This is HUGE News for the Hemp Industry!
The doors were just blown WIDE OPEN!!
It's a WIN! The 2018 Farm Bill
“The era of hemp prohibition is OVER.”
Late in the evening of December 10, 2018, the 2018 Farm Bill House/Senate Conference Committee released its Conference Report. The 807-page document is nearly half a foot tall. Hemp is discussed in only a few handfuls of pages.
But the impact on the industry is monumental:
• The era of hemp prohibition is over. Hemp is now permanently removed from the Controlled Substances Act (CSA). It is forever deemed an agricultural commodity, no longer mistaken as a controlled substance, like marijuana.
• By redefining hemp to include its “extracts, cannabinoids and derivatives,” Congress explicitly has removed popular hemp products -- such as hemp-derived cannabidiol (CBD) -- from the purview of the CSA. Accordingly, the Drug Enforcement Administration no longer has any possible claim to interfere with the interstate commerce of hemp products. This should give comfort to federally regulated institutions -- banks, merchant services, credit card companies, e-commerce sites and advertising platforms -- to conduct commerce with the hemp and hemp product industry.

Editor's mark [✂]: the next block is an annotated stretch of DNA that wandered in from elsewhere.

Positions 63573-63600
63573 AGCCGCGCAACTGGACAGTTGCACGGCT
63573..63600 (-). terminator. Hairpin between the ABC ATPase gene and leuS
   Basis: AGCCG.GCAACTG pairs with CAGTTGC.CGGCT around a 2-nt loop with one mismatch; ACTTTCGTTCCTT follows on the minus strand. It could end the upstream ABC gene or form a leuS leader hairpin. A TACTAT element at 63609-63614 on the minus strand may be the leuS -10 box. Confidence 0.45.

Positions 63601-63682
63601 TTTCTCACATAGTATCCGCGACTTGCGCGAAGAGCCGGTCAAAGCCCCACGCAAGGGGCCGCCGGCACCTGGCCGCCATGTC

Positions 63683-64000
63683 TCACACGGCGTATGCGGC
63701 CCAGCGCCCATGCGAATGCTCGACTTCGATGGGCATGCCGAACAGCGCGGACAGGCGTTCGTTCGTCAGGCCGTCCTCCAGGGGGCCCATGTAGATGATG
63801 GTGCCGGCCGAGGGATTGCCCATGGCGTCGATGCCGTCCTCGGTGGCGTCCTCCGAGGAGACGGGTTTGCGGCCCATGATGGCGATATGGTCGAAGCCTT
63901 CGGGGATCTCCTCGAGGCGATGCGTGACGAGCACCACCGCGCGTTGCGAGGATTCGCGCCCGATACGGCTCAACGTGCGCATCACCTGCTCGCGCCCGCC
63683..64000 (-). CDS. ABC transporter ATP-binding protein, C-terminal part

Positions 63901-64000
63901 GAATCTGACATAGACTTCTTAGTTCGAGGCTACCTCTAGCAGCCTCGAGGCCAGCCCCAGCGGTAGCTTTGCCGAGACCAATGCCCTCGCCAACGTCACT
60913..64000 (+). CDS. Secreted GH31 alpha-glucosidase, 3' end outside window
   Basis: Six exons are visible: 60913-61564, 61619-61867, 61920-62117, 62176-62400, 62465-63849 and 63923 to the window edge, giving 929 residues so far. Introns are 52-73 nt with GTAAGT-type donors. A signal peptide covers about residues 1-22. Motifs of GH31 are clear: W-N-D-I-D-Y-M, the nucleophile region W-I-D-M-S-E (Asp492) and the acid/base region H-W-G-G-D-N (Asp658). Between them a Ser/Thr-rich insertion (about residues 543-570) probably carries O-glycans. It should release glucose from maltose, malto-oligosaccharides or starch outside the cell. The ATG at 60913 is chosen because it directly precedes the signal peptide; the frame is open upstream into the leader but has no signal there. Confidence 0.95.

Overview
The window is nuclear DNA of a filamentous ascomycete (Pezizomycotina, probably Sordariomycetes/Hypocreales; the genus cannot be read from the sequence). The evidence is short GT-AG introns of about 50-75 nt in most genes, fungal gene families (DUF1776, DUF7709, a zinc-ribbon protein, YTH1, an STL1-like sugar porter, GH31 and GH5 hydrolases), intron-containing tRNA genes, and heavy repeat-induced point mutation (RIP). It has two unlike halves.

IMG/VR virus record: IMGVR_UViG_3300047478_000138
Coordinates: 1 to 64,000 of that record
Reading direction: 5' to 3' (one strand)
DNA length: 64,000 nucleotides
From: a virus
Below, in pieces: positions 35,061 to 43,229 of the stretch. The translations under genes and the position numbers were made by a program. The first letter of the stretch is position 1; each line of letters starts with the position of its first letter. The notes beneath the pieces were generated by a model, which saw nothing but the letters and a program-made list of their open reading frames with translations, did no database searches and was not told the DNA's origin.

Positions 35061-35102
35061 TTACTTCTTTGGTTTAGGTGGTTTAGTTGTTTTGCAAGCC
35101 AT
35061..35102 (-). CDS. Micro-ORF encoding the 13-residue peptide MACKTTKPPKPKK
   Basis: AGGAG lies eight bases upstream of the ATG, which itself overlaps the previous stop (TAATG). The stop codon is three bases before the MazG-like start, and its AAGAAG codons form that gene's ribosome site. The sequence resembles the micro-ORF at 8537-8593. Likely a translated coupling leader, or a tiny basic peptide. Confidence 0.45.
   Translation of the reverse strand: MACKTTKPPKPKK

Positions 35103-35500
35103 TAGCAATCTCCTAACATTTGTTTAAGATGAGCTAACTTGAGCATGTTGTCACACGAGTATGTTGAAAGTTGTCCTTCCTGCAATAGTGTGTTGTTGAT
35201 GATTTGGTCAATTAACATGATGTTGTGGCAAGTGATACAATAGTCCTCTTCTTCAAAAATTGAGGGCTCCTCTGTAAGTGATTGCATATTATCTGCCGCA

Learn more here: https://hempsupporter.com/
"Hemp Business Journal estimates the total retail value of all hemp products sold in the U.S. to be at least $688 million for 2016. We estimate the hemp industry will grow to $1.8 billion in sales by 2020, led by hemp food, body care, and CBD-based products."
Report by Hemp Business Journal, full article available here.
(Hemp Business Journal is the leader in hemp industry news, data and market intelligence.)
Newly Proposed Hemp Farming Act of 2018 Throws the Legal Doors Wide Open for Industrial Hemp and CBD in the U.S.
By Jennifer Grebow Author for Nutritional Outlook
Apr 13, 2018
Updated April 16, 2018, 1:53 PST, with quote from CV Sciences:
The new Hemp Farming Act of 2018 officially debuted on the Senate floor yesterday. On April 12, Senate Majority Leader Mitch McConnell (R-KY) introduced the bipartisan bill that would, if passed, see industrial hemp regulated as an agricultural crop and remove it from Schedule I of the Controlled Substances Act.